Statistical analysis

The data was entered into Microsoft Excel 2016 worksheets and then further statistical analysis was performed on IBM SPSS version 23.


Most of the patients in this study were in fifth decade. Minimum number of cases (n=22, 9.2%), belonged to more than 60years age group and maximum number of cases (n=100, 41.7%) belonged to 40-49age group. Cases with 2 children were 40.4% and 3 children were 42.5% which also represented most number of cases with epithelial cell abnormality.

Women presented with complaints of white discharge per vaginum (19%), bleeding per vagina(15%), dysfunctional uterine bleeding(2.9%), pain in abdomen(4.6%), prolapse(6.7%), burning micturation (0.8%) or came for routine checkup (50.8%). LBC detected abnormality of 24cases(10%) and CPS detected abnormality of 22cases (9.1%). In CPS 92% cases were satisfactory while 95% cases were satisfactory in LBC.

Cytomorphological features are compared between CPS and LBC in Table 1. Statistically significant Pvalue was seen in cellularity, uniform distribution of cells, clean background, artefact cellular overlapping and cellular change. Overall sensitivity of PAP was 71% and LBC 83.33% while specificity 93.33% and 87.5% respectively. Positive predictive value of PAP was 83.33% while it was 71.42% in LBC. Negative predictive value of PAP was 87.5% and LBC was 93.33%. The difference in interpretation of results by the two methods were statistically significant and is shown in Table 2.

Table 1

Summary of comparison of LBC and PAP on cytomorphological features

Cytomorphological studies PAP LBC
Cellularity 223(93%) 231(96.25%)
Clean background 10(4.2%) 216(90%)
Uniform distribution 14(5.8%) 166(69.2%)
Cellular overlapping 208(86%) 80(33.3%)
Architectural change 205(85.4%) 30(12.5%)
Cellular change 201(83.8%) 35(14.6%)
Nuclear change 33(13.8%) 47(19.6%)
Inflammatory cells 92.2% 22.6%
Table 2

Interpretation of results between conventionalPAP smear and LBC

Diagnosis PAP LBC χ2 DF P-value
NILM 103 (42.9%) 135 (56.25%) 2407.51 144 <0.001
Inflammatory smear 59 (24.9%) 35 (14.6%)
Atrophic smear 19 (7.9%) 18 (7.5%)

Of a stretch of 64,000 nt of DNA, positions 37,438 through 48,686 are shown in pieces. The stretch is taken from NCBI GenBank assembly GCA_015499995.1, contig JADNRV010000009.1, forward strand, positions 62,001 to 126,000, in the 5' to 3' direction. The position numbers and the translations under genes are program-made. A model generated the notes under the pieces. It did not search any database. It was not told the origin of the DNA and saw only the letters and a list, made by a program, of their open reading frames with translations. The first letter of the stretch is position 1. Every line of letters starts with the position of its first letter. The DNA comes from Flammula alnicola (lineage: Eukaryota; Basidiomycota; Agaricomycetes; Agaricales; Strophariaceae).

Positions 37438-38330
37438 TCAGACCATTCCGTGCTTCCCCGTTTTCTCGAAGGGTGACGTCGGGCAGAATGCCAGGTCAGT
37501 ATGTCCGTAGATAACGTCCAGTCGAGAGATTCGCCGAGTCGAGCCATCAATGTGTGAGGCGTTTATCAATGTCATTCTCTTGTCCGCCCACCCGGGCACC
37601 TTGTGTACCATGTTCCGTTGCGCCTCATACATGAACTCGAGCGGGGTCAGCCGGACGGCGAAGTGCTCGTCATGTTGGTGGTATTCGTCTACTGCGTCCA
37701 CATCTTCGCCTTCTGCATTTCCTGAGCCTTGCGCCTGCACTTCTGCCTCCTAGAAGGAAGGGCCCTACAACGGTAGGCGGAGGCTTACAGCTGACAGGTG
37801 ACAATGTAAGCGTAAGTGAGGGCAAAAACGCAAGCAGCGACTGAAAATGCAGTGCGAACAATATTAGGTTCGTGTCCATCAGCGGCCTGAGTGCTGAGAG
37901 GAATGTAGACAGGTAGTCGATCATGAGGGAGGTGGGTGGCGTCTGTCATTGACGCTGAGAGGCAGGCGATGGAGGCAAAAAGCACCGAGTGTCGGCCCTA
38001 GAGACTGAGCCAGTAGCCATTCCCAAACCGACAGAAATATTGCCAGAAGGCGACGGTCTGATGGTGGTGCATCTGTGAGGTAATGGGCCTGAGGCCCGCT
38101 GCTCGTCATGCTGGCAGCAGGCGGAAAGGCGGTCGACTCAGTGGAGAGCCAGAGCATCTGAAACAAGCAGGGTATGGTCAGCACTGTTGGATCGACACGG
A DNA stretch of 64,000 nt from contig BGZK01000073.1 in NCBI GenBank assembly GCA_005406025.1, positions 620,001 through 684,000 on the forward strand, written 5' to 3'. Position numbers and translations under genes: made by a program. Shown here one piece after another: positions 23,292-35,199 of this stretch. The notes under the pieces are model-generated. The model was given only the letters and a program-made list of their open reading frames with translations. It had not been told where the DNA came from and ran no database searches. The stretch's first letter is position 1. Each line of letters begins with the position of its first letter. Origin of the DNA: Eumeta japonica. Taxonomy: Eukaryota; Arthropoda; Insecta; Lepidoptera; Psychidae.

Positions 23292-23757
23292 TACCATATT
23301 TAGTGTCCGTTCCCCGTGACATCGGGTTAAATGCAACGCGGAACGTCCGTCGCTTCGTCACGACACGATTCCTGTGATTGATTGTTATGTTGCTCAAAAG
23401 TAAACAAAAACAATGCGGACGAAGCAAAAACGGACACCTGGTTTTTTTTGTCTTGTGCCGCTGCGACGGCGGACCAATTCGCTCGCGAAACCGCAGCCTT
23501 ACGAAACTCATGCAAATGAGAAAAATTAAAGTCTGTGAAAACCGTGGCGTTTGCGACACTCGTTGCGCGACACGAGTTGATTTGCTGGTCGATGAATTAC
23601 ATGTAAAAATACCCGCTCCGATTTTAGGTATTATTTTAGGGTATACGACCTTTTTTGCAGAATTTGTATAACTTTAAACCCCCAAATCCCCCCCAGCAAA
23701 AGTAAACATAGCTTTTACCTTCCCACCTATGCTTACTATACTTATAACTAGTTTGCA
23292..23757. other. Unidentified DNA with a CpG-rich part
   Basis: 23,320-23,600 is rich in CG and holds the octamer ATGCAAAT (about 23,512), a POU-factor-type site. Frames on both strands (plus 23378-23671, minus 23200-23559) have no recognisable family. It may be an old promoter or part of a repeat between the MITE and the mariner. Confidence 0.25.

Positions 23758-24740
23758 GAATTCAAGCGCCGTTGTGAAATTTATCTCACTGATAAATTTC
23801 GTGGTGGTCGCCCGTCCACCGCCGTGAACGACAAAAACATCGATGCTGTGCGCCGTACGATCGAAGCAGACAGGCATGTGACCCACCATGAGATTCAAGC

Bacterial vaginosis 14 (5.8) 14 (5.8%)
Candidiasis 4 (1.7%) 4 (1.7%)
ASCUS 7 (2.9%) 8 (3.33%)
ASC-H 1 (0.4%) 1 (0.4%)
HSIL 6 (2.5%) 5 (2.08%)
LSIL 1 (0.4%) 1 (0.4%)
SCC 5 (2.1%) 6 (2.5%)
Adenocarcinoma 1 (0.4%) 1 (0.4%)
AGC NOS 1 (0.4%) 1 (0.4%)
Unsatisfactory 19 (7.9%) 11 (4.6%)
Total 240 240

Table 3shows histopathological examination findings in 32 cases. Out of the 12 cases of NILM cases in PAP 8 cases had chronic cervicitis and 1 case was of serous borderline carcinoma ovary in HPE. Similarly comparison between HPE and LBC showed out of 18 cases of NILM in PAP, 10 cases had chronic cervicitis, 2 case of prolapse, 2 case of papillary endocervicitis,1 case of necrotising granulomatous lesion and 1 case was of serous borderline carcinoma ovary in HPE.

Table 3

Results of HPE

Diagnosis HPE Percentage
Chronic cervicitis 16 50%
Prolapse 2 6.25%
Endocervical polyp 3 9.4%
Papillary endocervicitis 2 6.25%
Necrotising granulomatous inflammation 1 3.1%
Carcinoma 8 25%
Total 32 100
Table 4

Comparison of cytological findings and HPV DNA molecular findings of cytobrush samples.

Total sample PCR positive samples PCR negative samples Positive predictive value Negative predictive value
Cytological positive cytobrush samples (n=6) 02 04 33.4% 88.6%
Cytological negative cytobrush samples (n=70) 08 62

Table 4 shows Comparison of cytological findings and HPV DNA molecular findings of cytobrush samples done in 76 cases along with positive and negative predictive value. Out of which 10 cases were PCR positive. 6 cases of cytological positive samples were cases of HSIL, ASCUS and 70 cases were cytological negative samples which included NILM, inflammatory smear, bacterial vaginosis and atrophic smear. Out of 6 cytological positive cases 2 were PCR positive and 4 were PCR negative. Whereas out of 70 cytological negative cases 8 cases were PCR positive and 62 cases were PCR negative.

Figure 1

(A)LBC showing monolayer of cells in a clean background (10X).(B) Atrophic smear showing numerous parabasal cells in LBC(40x)
Figure 2

(C) HSIL in LBC(40X) showing atypical cells in clusters.(D)LSIL- LBC (40X) showing intermediate epithelial cells with nuclear enlargement and hyperchromasia
Figure 3

(E) ASCUS –LBC (40X) showing atypical squamous cells with hyperchromatic nucleus(arrow). (F) ASC-H in LBC(40X)
Figure 4

(G) SCC in PAP(10X) showing sheets of pleomorphic hyperchromatic nuclei. (H) SCC -LBC(40X). Syncytial cluster of tumour cells seen with hyperchromatic nuclei
Figure 5

(I) Adenosquamous Carcinoma in PAP(40X) showing papillaroid fragment of large tumor cells with anisonucleosis and hyperchromatic nucleus.(J) Adenosquamous carcinoma in LBC(40X)